Your Halifax guide: Where to stay, eat and go

Your Halifax guide: Where to stay, eat and go Halifax

Illustration by Jeannie Phan


Your Halifax guide: Where to stay, eat and go

Nautical adventures, historic treasures and all the attractions of city living—Halifax has it all, even that quintessential salty sea breeze!


Local landmark: Lord Nelson Hotel
Built in 1927, this downtown hotel is across from the nearly 6.5-hectare Victorian-themed Halifax Public Gardens. Have your cat or canine with you? This place has a pet-friendly floor. Before you check out, stop in for a meal or a cocktail at The Arms Public House, with its cozy booths and pressed-tin ceiling.

Historied hotel: The Halliburton
Located a short walk from the picturesque harbourfront board­walk, this charming historic hotel inhabits a row of converted early 19th-century townhouses, one of which was the home of Brenton Halliburton, the eighth chief justice of the Nova Scotia Supreme Court. From 1885 to 1887, the main building also served as Dalhousie University's law school.



Ethical eats: The Wooden Monkey
With the belief that sustainable agriculture protects our environment, health, communities and animal welfare, this restaurant commits to using land-based closed-containment salmon, line-caught haddock and grass-fed beef and lamb sourced in Nova Scotia (there are also vegetarian and vegan options). Leave room for the Nova Scotia apple pie topped with locally made Dee Dee's vanilla ice cream.

Farm-to-table feast: Chives Canadian Bistro
Chef-proprietor Craig Flinn is the author of four cookbooks that highlight fresh local fare, and, as you'd expect, the menu at his downtown restaurant (and its neighbouring sister spots) features daily farmers' market selections. Keep a lookout for celebrities who are in town filming! 

Superb seafood: Salty's
Offering everything from North Atlantic snow crab, Nova Scotia lobster, halibut, haddock and salmon to seafood stew, chowder and even lobster goat cheese mashed potatoes, Salty's will have you up to your gills in ocean offerings. Landlubbing foodies can choose steak, chicken, lamb, burgers, wraps or pastas, and everyone can enjoy the spectacular harbour view.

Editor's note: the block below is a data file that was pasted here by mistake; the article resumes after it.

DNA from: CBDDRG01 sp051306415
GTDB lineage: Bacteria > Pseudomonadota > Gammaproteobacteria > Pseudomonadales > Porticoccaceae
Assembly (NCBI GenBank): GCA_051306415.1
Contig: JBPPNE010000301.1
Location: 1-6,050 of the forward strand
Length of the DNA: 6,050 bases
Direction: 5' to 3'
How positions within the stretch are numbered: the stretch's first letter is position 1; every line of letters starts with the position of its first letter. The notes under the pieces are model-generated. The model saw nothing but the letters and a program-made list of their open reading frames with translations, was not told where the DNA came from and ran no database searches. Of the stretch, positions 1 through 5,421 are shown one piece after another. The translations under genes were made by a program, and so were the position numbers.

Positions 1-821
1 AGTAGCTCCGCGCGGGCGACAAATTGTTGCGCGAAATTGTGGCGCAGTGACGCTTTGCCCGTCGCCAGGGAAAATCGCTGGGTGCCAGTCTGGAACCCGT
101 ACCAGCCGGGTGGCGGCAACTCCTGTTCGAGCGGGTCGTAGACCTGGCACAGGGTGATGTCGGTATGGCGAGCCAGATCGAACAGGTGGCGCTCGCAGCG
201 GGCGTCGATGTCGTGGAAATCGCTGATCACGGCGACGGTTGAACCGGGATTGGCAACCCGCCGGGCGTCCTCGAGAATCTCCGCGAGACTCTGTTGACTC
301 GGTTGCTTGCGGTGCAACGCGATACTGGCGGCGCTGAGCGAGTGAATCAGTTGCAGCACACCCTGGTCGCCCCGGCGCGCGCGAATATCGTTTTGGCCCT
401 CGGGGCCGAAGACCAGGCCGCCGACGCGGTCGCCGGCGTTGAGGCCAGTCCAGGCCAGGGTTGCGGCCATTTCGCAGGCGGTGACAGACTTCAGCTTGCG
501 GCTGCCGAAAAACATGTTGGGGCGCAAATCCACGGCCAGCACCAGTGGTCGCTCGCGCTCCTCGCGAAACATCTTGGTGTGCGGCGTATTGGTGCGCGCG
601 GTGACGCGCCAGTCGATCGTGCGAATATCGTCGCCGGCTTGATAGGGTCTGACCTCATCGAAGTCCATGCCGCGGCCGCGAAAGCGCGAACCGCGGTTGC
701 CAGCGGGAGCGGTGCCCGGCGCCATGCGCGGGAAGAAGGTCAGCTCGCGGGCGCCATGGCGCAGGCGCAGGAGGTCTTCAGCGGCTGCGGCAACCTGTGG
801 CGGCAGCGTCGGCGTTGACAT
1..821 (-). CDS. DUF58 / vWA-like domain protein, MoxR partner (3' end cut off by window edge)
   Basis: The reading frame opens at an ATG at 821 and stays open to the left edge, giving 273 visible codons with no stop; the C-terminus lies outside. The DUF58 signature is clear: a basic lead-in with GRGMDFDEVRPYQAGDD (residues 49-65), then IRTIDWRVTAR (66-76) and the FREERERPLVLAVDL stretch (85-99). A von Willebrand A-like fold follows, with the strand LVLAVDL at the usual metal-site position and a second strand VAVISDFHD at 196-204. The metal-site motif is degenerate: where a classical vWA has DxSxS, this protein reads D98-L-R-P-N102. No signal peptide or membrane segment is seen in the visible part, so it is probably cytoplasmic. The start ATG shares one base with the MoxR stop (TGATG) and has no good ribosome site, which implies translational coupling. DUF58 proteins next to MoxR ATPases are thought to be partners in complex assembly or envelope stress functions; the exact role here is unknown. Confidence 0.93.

Science scene: Discovery Centre
Earlier this year, the Discovery Centre moved to its new multimillion-dollar waterfront space and doubled in size to 40,000 square feet. With an innovation lab, four themed galleries, a rotating featured exhibit and Atlantic Canada's only immersive Dome Theatre,  the centre makes science fun and fascinating for all ages.

Soldier sightings: Citadel Hill National Historic Site
At this "living history" museum, you'll see re-enactment inter­­preters appear as the 78th Highlanders and the Royal Artillery, dressed in the same uniforms that their regiments wore in the 1800s. The Highlanders guard the entrance and conduct drills, while the Royal Artillery fires the Noon Gun daily. Don't skip the stunning view of the Halifax Harbour from the hill.  

Garden Getaway: Cole Harbour Heritage Farm Museum
Dedicated to preserving Cole Harbour's agricultural past and fostering an understanding of plants, animals and farming today, this museum showcases heritage plants rescued from old farms growing alongside newer varieties, as well as sheep, poultry, pigs, calves and goats. Finish with a sweet at the Rose & Kettle Tea Room.

What's close by?
If you have time to range farther afield, here are three other cool spots to see in the province.

One hour away: Wolfville
Stroll around the 2.5-hectare Harriet Irving Botanical Gardens at Acadia University, then indulge in the signature burger at the nearby Library Pub & Wine Tavern. 

1 1/2 hours away: Tatamagouche
Sample local beer at the Tatamagouche Brewing Co. and sleep in a converted boxcar at the Tatamagouche Train Station Inn & Railway Dining Car.

2 1/2 hours away: Joggins
At the Joggins Fossil Cliffs, a UNESCO World Heritage Site, you'll learn how high tides reveal fossil records of the Coal Age, dating back 300 million years.



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Your Halifax guide: Where to stay, eat and go